Based on the short story “The Man Who Was Peter Pan,” written by Allen Knee, “Finding Neverland” stars Johnny Depp as James M. Barrie, a respected playwright who is having trouble coming up with a decent play. He runs into the classic case of stupid play syndrome. His luck begins to change when he meets Sylvia (Kate Winslet), a widow, and her four young boys. One of her boys, Peter, has difficulty getting over the loss of his father. Barrie befriends this family in order to bring a little light into their lives. He encourages Peter to become a writer also while taking the entire family on magical imaginary adventures. However, trouble and controversy follow this good deed. The entire community, including Barrie’s wife and Sylvia’s own mother, misconstrue the nature of the meetings between Barrie and this family. All through the murmurs, Barrie continues to write what would become his masterpiece play, Peter Pan.

With a few somewhat predictable, yet nonetheless amazing, twists, “Finding Neverland” can be considered one of the best movies of the year. The chemistry between the actors is simply superb. Johnny Depp plays Barrie magnificently; he acts with such ease that it is hard to imagine anyone else playing that role. Depp’s portrayal of emotions and the overall way in which he carries himself throughout the course of the film only adds to the natural feel it possesses. Depp proves himself to be a versatile actor in the film after coming away from films like “Secret Window” and “Pirates of the Caribbean,” two completely different cinematic genres. Not to be outshone is Winslet, who also portrays her role with similar ease. It hardly seems as though she is even acting. Even though her role is small compared to the others, Winslet definitely proves that it isn’t the magnitude of the role, but the quality of the portrayal that counts.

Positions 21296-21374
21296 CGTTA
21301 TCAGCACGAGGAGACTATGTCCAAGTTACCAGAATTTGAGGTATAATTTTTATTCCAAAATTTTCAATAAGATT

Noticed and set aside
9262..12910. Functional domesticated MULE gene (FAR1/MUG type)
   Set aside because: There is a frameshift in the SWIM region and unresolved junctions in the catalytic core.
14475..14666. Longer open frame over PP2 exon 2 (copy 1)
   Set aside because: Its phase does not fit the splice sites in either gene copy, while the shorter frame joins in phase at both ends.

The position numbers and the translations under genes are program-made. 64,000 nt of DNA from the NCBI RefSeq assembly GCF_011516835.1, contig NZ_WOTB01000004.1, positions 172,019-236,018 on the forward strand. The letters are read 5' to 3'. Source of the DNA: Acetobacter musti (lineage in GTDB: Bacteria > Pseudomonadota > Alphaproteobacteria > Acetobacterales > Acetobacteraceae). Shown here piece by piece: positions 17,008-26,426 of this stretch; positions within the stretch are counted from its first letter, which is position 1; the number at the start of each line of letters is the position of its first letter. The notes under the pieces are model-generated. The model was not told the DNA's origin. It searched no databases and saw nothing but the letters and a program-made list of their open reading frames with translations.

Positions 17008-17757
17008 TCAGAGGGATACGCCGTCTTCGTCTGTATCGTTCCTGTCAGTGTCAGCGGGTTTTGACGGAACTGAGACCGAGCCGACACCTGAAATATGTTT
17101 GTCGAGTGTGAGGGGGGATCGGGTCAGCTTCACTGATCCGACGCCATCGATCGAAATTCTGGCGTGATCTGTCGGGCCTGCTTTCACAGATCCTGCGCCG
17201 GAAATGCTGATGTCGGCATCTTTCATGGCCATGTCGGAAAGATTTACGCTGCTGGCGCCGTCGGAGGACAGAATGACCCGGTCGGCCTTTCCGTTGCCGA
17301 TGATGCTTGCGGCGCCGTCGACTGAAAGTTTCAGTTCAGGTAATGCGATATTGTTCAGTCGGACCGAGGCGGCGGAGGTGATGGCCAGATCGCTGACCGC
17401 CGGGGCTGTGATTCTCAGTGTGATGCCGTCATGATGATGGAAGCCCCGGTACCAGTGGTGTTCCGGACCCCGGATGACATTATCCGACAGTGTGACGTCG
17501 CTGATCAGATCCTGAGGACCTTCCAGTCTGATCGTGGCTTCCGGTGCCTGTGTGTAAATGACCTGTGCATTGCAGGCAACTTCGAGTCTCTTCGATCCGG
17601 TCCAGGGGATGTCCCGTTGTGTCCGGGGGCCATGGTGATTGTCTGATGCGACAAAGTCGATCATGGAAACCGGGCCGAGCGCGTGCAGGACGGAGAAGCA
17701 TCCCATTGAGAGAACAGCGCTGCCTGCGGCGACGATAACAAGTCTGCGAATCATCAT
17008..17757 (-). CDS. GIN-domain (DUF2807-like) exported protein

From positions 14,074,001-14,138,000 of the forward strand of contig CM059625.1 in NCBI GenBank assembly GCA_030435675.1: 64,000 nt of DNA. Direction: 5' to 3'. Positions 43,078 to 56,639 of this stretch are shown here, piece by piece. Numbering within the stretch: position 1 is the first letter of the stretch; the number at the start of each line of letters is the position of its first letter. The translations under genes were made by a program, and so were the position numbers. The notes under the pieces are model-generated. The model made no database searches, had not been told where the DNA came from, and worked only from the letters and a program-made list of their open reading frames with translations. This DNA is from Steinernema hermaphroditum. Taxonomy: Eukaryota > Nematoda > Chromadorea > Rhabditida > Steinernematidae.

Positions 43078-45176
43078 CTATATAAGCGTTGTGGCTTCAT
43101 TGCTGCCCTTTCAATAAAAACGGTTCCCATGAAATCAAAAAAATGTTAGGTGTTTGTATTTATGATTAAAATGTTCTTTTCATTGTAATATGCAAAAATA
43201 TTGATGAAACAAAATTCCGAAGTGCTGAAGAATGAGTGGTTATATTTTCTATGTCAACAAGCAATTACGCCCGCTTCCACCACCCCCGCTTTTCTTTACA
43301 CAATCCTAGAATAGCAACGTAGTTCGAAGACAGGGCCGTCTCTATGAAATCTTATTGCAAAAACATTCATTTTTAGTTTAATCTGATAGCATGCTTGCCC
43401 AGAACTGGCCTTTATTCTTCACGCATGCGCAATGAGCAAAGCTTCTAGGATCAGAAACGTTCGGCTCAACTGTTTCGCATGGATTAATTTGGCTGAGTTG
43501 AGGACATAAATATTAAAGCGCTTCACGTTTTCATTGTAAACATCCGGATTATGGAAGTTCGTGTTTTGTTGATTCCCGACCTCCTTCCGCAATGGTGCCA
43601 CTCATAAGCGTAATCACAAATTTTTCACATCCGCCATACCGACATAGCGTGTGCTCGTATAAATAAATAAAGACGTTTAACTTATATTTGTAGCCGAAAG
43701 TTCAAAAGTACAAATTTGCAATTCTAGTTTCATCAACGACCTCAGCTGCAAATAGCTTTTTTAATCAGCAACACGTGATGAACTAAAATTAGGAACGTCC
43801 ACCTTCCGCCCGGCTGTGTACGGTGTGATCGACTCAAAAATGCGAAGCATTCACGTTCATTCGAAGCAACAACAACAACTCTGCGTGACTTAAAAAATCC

I must say that Winslet and Depp serve as only supporting actors when compared to the boy who plays Peter, Freddie Highmore, who absolutely steals the show. I was impressed by the level of maturity exhibited by Highmore, who couldn’t be older than nine years old. His style of acting is very natural and effortless. Highmore brings the sense of innocence to Peter that was necessary in order to make such a beautiful film. Marc Foster, acclaimed director of “Monster’s Ball,” puts together one exquisite film. Every single detail, from the costumes to the background score, only adds to the splendor of the movie. Foster’s direction transports his audience to early 20th century London. “Finding Neverland” is one film that is meant for all ages; children and grandparents alike can enjoy this film. The message of imagining and maintaining innocence in a corrupt world will definitely resonate with many. If you only make it to the movies once this holiday season, “Finding Neverland” is your best bet.